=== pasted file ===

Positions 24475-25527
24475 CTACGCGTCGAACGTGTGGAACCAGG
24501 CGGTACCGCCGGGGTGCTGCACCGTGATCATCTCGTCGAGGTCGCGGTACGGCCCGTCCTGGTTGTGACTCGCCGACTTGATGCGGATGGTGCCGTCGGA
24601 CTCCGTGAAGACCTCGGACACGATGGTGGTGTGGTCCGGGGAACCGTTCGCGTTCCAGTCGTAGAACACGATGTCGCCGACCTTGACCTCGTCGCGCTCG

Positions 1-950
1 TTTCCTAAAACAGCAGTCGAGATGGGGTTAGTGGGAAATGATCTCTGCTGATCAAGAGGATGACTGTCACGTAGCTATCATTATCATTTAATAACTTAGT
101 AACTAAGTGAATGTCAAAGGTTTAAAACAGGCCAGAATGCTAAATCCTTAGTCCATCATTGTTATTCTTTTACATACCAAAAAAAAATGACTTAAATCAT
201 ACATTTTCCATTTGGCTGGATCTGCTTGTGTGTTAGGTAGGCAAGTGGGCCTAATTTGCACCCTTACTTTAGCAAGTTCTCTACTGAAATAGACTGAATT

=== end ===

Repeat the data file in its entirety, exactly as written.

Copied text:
Positions 24475-25527
24475 CTACGCGTCGAACGTGTGGAACCAGG
24501 CGGTACCGCCGGGGTGCTGCACCGTGATCATCTCGTCGAGGTCGCGGTACGGCCCGTCCTGGTTGTGACTCGCCGACTTGATGCGGATGGTGCCGTCGGA
24601 CTCCGTGAAGACCTCGGACACGATGGTGGTGTGGTCCGGGGAACCGTTCGCGTTCCAGTCGTAGAACACGATGTCGCCGACCTTGACCTCGTCGCGCTCG

Positions 1-950
1 TTTCCTAAAACAGCAGTCGAGATGGGGTTAGTGGGAAATGATCTCTGCTGATCAAGAGGATGACTGTCACGTAGCTATCATTATCATTTAATAACTTAGT
101 AACTAAGTGAATGTCAAAGGTTTAAAACAGGCCAGAATGCTAAATCCTTAGTCCATCATTGTTATTCTTTTACATACCAAAAAAAAATGACTTAAATCAT
201 ACATTTTCCATTTGGCTGGATCTGCTTGTGTGTTAGGTAGGCAAGTGGGCCTAATTTGCACCCTTACTTTAGCAAGTTCTCTACTGAAATAGACTGAATT